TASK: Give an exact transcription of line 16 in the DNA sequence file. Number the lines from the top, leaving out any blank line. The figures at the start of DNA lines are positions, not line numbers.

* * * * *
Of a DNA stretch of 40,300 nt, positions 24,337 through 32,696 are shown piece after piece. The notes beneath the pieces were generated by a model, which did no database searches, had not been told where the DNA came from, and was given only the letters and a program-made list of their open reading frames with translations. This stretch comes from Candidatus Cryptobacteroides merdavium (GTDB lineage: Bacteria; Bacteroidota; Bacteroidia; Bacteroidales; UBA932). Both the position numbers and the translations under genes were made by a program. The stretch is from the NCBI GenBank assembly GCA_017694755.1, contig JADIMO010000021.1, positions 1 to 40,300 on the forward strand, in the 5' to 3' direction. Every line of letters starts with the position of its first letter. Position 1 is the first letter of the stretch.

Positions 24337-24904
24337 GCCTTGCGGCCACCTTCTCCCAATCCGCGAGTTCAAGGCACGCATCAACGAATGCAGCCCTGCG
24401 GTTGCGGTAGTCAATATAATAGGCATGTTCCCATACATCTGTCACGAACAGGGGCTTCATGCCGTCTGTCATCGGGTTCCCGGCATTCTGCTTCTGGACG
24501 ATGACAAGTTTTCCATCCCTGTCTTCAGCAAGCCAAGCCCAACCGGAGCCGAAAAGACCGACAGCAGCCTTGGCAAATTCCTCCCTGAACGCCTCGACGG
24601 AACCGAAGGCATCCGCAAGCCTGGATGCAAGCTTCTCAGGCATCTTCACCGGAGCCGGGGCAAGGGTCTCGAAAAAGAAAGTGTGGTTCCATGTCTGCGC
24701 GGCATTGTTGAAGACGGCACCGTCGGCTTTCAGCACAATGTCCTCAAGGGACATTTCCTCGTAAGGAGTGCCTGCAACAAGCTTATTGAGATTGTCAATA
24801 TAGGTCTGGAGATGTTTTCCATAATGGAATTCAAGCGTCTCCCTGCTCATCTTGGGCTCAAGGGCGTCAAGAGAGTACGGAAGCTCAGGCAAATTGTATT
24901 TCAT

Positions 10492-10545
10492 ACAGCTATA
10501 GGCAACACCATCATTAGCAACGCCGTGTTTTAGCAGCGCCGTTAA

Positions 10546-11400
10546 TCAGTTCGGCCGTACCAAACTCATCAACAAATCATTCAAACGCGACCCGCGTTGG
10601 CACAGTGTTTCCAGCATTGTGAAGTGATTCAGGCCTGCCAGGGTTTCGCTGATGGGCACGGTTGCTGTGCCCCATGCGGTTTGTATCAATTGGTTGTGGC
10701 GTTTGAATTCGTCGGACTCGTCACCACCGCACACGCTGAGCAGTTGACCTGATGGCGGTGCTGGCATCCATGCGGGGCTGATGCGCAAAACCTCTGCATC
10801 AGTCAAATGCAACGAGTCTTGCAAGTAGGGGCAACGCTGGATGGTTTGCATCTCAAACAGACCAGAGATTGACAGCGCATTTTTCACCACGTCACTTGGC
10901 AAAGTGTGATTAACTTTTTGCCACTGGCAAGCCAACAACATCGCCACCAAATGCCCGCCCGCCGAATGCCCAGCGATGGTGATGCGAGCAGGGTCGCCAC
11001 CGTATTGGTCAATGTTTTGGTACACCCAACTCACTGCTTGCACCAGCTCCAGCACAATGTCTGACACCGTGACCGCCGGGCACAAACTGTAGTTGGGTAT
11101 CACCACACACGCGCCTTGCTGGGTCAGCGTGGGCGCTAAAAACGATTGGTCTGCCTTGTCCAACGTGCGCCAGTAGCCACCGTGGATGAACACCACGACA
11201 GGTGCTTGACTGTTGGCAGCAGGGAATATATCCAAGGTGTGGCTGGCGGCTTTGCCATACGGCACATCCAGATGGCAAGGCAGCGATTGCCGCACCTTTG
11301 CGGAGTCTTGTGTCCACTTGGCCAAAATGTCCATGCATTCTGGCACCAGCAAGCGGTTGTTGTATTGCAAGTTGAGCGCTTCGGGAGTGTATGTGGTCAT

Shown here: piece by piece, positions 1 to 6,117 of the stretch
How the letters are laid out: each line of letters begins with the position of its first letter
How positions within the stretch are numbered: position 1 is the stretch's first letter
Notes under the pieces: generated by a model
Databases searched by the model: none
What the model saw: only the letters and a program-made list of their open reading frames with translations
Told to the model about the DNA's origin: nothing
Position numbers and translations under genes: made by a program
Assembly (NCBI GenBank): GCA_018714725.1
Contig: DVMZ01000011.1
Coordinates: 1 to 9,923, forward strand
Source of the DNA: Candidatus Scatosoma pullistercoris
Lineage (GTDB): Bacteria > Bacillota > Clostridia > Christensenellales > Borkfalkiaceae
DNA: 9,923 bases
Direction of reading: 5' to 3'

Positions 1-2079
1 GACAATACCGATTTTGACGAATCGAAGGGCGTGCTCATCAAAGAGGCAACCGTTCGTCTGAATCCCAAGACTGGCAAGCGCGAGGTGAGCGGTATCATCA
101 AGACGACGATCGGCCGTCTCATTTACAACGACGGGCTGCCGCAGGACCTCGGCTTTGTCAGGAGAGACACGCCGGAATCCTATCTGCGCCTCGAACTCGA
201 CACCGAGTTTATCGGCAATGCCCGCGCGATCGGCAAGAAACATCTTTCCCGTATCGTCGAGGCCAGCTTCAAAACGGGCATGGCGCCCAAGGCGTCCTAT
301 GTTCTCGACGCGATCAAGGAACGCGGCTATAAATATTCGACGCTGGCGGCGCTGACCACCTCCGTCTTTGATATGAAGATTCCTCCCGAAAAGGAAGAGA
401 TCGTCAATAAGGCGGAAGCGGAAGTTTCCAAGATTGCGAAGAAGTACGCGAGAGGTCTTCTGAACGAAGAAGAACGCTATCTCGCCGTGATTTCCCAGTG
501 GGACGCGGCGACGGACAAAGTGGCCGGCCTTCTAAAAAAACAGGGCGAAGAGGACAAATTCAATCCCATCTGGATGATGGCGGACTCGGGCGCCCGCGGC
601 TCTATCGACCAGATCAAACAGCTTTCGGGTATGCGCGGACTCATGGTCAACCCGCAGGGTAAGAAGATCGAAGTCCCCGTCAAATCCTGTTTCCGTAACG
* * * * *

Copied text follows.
10701 GTTTGAATTCGTCGGACTCGTCACCACCGCACACGCTGAGCAGTTGACCTGATGGCGGTGCTGGCATCCATGCGGGGCTGATGCGCAAAACCTCTGCATC